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Experts: Water-safety message needs to reach all ages, all bodies of water
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Experts: Water-safety message needs to reach all ages, all bodies of water

  • Advocates say that water-safety lessons need to be observed in all bodies of water, including canals, rivers and ditches, and not just swimming pools. Life vests like those used by the children in this Missouri file photo should be used, they say.
    U.S. Army Corps of EngineersAdvocates say that water-safety lessons need to be observed in all bodies of water, including canals, rivers and ditches, and not just swimming pools. Life vests like those used by the children in this Missouri file photo should be used, they say.
  • Cody Thomson’s son, Brenan, was 6 when he drowned in a canal near the family’s Gilbert home in 2011. The incident prompted Thomson to push for water-safety regulations to be extended to the state’s many canals.
    courtesy Cody ThomsonCody Thomson’s son, Brenan, was 6 when he drowned in a canal near the family’s Gilbert home in 2011. The incident prompted Thomson to push for water-safety regulations to be extended to the state’s many canals.
  • Numbers from the Children’s Safety Zone show Maricopa and Pinal counties reporting more water-related incidents than other Arizona counties. The number also show Pima County with seven incidents and one death so far this year.
    Numbers from the Children’s Safety Zone show Maricopa and Pinal counties reporting more water-related incidents than other Arizona counties. The number also show Pima County with seven incidents and one death so far this year.

WASHINGTON – Gilbert dad Cody Thomson has a problem with pool-safety campaigns: the pool part.

Thomson, whose then 6-year-old son, Brenan, drowned in a canal in 2011, said safety campaigns need to remind people that drownings and water-related injuries don’t only occur in pools.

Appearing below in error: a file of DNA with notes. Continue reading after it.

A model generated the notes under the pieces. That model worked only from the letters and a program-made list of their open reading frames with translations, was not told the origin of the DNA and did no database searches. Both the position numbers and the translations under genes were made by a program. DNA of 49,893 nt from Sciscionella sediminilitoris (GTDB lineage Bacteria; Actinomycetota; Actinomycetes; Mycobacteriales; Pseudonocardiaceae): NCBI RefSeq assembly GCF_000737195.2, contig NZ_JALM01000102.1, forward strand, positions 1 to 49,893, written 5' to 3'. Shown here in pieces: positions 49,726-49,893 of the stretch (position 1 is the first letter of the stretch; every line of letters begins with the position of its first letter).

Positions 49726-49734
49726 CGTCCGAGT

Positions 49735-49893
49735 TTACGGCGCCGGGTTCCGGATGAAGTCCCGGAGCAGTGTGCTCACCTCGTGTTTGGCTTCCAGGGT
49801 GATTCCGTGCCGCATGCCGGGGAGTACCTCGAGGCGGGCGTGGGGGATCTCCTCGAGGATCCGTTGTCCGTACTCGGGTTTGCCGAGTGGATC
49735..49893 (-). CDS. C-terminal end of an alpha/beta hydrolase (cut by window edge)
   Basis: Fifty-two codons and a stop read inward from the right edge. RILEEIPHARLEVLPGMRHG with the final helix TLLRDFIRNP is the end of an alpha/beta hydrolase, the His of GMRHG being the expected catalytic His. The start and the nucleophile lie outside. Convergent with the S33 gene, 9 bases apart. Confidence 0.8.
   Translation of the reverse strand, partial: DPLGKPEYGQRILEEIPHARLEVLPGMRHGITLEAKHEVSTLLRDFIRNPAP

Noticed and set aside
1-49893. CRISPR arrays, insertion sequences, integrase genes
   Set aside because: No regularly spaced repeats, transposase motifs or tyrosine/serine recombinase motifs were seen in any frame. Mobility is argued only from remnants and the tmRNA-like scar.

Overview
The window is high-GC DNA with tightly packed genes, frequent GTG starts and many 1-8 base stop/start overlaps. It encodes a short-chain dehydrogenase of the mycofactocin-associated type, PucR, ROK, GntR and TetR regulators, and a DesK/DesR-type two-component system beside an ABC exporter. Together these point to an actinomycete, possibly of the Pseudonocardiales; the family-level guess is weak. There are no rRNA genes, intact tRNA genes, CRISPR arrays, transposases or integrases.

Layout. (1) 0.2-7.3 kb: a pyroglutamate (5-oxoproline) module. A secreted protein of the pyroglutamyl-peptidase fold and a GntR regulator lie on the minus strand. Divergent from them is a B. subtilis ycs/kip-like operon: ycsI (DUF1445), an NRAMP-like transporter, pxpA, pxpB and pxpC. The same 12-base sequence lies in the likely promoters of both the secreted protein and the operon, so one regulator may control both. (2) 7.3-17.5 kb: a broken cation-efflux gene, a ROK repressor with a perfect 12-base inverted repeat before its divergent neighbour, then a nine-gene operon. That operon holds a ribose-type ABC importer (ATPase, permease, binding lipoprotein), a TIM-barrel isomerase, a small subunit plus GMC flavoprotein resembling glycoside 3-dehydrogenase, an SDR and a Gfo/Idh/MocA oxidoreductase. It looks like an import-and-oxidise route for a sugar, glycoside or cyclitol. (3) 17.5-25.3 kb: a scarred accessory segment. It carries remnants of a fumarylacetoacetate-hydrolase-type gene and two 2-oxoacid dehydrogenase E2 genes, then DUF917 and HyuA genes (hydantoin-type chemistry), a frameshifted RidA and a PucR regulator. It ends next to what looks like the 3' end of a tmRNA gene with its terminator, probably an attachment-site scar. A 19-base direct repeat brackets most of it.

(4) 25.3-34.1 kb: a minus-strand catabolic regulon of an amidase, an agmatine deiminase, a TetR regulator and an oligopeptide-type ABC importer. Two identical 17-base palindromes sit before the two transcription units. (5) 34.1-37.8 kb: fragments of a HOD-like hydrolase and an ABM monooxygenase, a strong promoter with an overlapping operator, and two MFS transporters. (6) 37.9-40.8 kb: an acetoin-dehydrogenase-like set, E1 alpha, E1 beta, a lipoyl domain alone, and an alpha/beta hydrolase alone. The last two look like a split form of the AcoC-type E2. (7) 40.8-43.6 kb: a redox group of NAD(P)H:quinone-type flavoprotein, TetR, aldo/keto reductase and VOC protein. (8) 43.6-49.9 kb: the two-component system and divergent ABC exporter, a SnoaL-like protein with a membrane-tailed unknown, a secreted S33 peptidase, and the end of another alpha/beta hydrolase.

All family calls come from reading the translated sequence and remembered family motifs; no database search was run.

“If you get in a canal, unless there’s some sort of precautionary measure, there’s no way to get out,” he said.

In a desert state like Arizona, it may seem odd that there are many ways to drown, but Thomson is one of many advocates in the state pushing for water-safety from any number of angles.

A 2011 Arizona Department of Health Services report on water-related incidents from 1992 to 2010 said that 468 of the 1,837 incidents that required a fire department response did not occur in a pool.

So far this year, Maricopa and Pinal counties have reported 97 water-related incidents and 31 deaths. Phoenix reported 36 water-related incidents as of July 1, including 10 deaths, six of which were children, according to the city’s website.

Pima County reported seven incidents, one of which was a fatality involving a child. In Tucson, there has only been one water-related call this year, said Fire Department Capt. Barrett Baker, and it was non-fatal.

“That’s the way we’d like to keep it,” Baker said.

Children’s Safety Zone, a collaboration between hospitals, police and fire departments, reported one non-fatal incident each in Graham and Yuma counties this year.

Lori Schmidt, president of the Drowning Prevention Coalition of Arizona, said that while this has been a fairly typical year for water-related incidents, she has seen an increase in emergencies involving kids 12 to 17 in the Valley.